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Paleo Slide Set: Packrat Middens: Vegetation & Climate Variability in the Southwestern United States
Ponderosa pine woodland with plume from large fire in the background.
Today, ponderosa pine is the hallmark of western forests, stretching some 21degrees in latitude from the Mexican highlands to the Canadian border. Its relative unimportance during the glacial, supported by its limited distribution in the Sierra Nevada, southern Arizona and New Mexico, is perplexing. One explanation is that the current dominance of the ponderosa pine can be partly explained by the high incidence of lightning and fire during the Holocene. Higher fire frequencies favor this thick-barked and shade intolerant tree. One inference that can be proposed about its absence during the glacial period is that fire frequencies were subdued relative to modern times.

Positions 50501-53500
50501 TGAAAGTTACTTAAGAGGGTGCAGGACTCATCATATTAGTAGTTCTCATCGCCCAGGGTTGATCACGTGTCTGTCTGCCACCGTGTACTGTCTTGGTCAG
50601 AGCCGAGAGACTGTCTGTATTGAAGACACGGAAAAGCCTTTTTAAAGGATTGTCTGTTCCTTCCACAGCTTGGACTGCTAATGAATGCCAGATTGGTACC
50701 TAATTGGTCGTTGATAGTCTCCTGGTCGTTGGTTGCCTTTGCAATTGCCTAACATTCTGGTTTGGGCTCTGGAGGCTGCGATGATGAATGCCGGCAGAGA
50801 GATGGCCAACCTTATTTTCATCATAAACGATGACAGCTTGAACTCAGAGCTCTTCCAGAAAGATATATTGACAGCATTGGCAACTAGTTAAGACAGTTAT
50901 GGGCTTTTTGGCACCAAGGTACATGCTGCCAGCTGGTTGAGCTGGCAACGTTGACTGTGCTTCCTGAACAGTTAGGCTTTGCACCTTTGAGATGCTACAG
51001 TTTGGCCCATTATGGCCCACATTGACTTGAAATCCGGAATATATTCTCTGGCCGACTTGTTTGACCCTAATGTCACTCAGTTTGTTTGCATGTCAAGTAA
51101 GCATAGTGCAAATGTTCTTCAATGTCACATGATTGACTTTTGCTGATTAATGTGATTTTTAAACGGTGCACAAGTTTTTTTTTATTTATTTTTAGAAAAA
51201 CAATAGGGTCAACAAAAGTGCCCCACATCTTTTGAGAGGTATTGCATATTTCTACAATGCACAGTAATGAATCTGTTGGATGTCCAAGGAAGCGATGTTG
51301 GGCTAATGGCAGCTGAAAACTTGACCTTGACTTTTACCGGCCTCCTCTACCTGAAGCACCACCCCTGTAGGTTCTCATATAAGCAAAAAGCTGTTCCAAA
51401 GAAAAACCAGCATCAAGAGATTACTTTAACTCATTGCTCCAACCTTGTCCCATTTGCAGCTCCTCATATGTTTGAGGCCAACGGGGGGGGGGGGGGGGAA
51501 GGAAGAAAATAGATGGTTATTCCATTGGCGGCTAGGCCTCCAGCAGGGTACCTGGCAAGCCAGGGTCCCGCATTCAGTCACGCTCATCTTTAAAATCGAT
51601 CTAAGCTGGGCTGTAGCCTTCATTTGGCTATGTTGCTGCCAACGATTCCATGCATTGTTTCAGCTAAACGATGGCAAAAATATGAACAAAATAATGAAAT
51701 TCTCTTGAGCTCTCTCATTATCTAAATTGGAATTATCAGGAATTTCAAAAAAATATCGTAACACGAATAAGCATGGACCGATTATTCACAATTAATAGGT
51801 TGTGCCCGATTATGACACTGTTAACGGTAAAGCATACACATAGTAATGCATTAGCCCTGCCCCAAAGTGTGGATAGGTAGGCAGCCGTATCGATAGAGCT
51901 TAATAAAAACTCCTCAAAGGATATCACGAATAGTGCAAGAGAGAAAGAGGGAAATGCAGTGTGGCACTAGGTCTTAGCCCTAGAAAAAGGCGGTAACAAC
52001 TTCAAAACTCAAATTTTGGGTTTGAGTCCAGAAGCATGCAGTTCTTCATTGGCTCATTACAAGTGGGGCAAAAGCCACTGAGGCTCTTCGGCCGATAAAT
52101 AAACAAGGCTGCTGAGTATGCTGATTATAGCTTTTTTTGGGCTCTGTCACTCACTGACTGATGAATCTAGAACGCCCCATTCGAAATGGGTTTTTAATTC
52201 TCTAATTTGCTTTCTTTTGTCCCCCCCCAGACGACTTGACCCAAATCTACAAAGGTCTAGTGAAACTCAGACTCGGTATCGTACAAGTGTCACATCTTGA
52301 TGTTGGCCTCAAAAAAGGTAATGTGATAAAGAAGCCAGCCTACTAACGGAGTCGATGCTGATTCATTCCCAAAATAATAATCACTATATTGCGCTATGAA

Photo Credits:
Jack Dieterich
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Last Modified: 12 October 2001

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